I’m a nurse and a cemetery enthusiast!
Many nurses have hobbies to help reduce stress. Some run marathons, some play musical instruments. Some make wood furniture. A few of us visit cemeteries to enjoy the quiet and appreciate the history of the lives represented in the headstones. I can’t find any websites by other nurse taphophiles. Once in a while I see a post from another nurse on a taphophile page or website.
Yin and Yang?
-Nurses work to preserve health. I work with patients in a hospital setting with the goal of helping them to recover as much as possible so they can return home. As with most Critical Care nurses, I have witnessed unexpected deaths, and worked hard with the rest of the hospital team to bring the patient back to life. Of course, in some cases, our efforts could not stop death.
Other times, I simply try to be a supporting presence when the patient and family have agreed on a “no code” status. The role of a hospital nurse in this situation is something like the role of a hospice nurse. They provide what is called “comfort care”-keep the patient as comfortable as possible without trying to prolong life or slow the progression toward death. To clarify, a hospice nurse is not a nurse taphophile.
-Cemeteries help to preserve memories, providing a physical location for family and friends to visit to remember a life.
-Nurses are trained in recognizing and appreciating cross-cultural approaches to healing. With my patients, we have been able to accommodate placing religious items under their head during a procedure. We can give the patient a minute to recite a prayer. We have allowed family to bring religious items for display near the patient as long as they don’t interfere with medical care. Or found a way to accommodate a cultural practice to help the patient feel more comfortable.
-Many cemeteries accommodate different cultures and different faiths in burial practices. As you know, some cater to specific cultures/religions. A quick burial or cremation, certain items in/around the casket, etc.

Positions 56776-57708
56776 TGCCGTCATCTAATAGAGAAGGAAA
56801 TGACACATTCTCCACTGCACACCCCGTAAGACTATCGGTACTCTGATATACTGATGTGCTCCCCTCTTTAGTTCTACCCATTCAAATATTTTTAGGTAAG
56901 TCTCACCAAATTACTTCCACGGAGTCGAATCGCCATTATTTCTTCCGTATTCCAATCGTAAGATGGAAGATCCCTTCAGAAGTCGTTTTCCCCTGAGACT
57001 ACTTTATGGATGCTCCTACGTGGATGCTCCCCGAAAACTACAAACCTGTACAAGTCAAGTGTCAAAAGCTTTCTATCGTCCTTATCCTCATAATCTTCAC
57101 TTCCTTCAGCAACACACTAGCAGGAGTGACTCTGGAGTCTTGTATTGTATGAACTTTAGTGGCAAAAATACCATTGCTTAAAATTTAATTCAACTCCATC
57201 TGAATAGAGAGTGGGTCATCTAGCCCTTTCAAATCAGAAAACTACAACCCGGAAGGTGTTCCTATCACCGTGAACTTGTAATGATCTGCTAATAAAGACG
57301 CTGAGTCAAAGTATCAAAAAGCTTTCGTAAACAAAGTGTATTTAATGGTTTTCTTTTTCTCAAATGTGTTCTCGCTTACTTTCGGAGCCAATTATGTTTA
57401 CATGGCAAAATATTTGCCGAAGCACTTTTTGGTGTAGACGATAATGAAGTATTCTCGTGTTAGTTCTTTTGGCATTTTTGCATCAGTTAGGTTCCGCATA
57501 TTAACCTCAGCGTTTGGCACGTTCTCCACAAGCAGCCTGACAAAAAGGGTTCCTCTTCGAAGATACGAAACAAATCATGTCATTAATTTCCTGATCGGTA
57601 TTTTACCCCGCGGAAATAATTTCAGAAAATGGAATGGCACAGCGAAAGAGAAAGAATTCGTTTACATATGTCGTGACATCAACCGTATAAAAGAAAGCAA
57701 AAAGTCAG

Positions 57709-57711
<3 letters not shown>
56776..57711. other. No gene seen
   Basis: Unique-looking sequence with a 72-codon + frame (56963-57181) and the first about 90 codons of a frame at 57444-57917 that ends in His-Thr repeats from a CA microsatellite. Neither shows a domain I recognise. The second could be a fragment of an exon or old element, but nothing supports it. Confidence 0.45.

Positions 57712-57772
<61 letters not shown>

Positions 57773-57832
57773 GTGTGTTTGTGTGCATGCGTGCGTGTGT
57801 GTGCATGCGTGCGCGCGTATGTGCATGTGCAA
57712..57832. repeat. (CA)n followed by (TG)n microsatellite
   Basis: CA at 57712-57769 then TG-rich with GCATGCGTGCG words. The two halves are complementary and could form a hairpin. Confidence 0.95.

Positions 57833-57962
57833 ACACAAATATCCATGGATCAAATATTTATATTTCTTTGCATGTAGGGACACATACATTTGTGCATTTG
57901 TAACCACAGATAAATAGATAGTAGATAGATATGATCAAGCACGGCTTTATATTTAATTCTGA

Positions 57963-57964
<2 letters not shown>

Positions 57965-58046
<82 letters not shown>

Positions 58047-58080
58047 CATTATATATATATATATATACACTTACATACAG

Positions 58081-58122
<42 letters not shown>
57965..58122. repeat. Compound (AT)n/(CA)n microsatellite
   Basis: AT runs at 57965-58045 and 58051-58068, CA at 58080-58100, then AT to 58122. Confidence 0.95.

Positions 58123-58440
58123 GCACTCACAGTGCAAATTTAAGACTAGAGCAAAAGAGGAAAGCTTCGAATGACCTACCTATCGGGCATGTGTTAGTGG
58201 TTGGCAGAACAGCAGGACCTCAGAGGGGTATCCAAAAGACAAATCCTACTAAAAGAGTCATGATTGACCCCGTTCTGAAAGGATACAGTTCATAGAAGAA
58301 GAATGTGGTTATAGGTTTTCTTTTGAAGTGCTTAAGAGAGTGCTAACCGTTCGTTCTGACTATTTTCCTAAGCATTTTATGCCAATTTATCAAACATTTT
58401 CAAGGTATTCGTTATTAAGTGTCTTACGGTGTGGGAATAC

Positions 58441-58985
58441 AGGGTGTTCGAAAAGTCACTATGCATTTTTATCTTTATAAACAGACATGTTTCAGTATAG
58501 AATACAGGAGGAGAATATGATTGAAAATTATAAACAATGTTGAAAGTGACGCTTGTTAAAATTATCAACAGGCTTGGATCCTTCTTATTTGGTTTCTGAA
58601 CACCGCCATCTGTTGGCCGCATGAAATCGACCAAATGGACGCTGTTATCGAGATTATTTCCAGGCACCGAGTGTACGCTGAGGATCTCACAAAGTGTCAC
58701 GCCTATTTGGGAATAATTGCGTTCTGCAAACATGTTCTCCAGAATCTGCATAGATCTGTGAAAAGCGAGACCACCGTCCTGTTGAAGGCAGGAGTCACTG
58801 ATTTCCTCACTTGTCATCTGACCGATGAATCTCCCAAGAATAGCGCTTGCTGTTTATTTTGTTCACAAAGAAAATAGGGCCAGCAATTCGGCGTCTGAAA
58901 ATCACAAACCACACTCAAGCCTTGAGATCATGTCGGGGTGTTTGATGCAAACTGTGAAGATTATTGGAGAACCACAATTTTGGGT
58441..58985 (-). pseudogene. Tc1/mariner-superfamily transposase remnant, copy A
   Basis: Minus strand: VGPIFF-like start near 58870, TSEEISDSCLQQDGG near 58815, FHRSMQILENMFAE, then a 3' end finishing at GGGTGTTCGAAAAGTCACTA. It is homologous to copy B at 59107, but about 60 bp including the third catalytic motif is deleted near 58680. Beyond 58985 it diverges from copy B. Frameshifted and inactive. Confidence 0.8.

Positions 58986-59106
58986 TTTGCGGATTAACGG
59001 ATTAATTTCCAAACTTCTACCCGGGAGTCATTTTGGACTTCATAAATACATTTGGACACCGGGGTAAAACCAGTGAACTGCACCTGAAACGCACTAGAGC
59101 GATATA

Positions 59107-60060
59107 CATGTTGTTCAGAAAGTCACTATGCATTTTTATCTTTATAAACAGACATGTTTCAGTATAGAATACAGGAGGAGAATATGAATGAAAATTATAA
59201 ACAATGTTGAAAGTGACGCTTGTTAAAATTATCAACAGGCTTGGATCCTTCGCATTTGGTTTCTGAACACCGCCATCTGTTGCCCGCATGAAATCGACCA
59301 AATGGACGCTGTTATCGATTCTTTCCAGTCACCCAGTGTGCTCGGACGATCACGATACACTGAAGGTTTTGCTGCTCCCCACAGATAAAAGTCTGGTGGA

We all know about military honor guards for funerals of active duty military deaths, and veterans. A nurse honor guard was a new concept for me as I conducted research for this website:
Nurses in Idaho created an ongoing “honor roll” list of the names of nurses that died:
In Memoriam – healthecareers.com from Idaho
You may know about the memorial to military nurses at Arlington National Cemetery:
Books about death and dying written for nurses
The books below are samples of the selection available through my online bookstore affiliate with bookshop.org. I receive a small fee for each book you purchase:
Book description: Every encounter with death reminds us of our own ultimate fate; what each of us must one day confront and endure. Our experiences with the dying shape who we are and how we will live. Framed by Victor’s own near-death experience, You’re Not Dead ’til I Say You’re Dead explores the process of dying, the stages of grieving, and what may come next. Along the way, she addresses such rarely discussed yet heartbreaking topics as suicide, sudden infant death syndrome, and miscarriages. First-hand accounts take you into the minds and hearts of those who attend and care for the dead, the dying, and the grieving. Each story is told candidly with humor, irony, science, and, of course (spoiler alert), someone dying.
Use this link to purchase the book above: You’re Not Dead ’til I Say You’re Dead: A Nurse’s Reflections on Death, Dying and the Near-Death Experience a book by Joyce Victor Phd R (bookshop.org)
Book description: Sharon White’s book helps normalize the dying process and take the unknown out of the hospice experience. Follow her helping others find comfort, effective pain control and a higher quality of life while at the same time honoring each patient’s individual processes. Learn how with hospice’s expertise their journey is made a little easier.
Use this link to purchase the book above: Whose Death Is It, Anyway?: A Hospice Nurse Remembers a book by Sharon White (bookshop.org)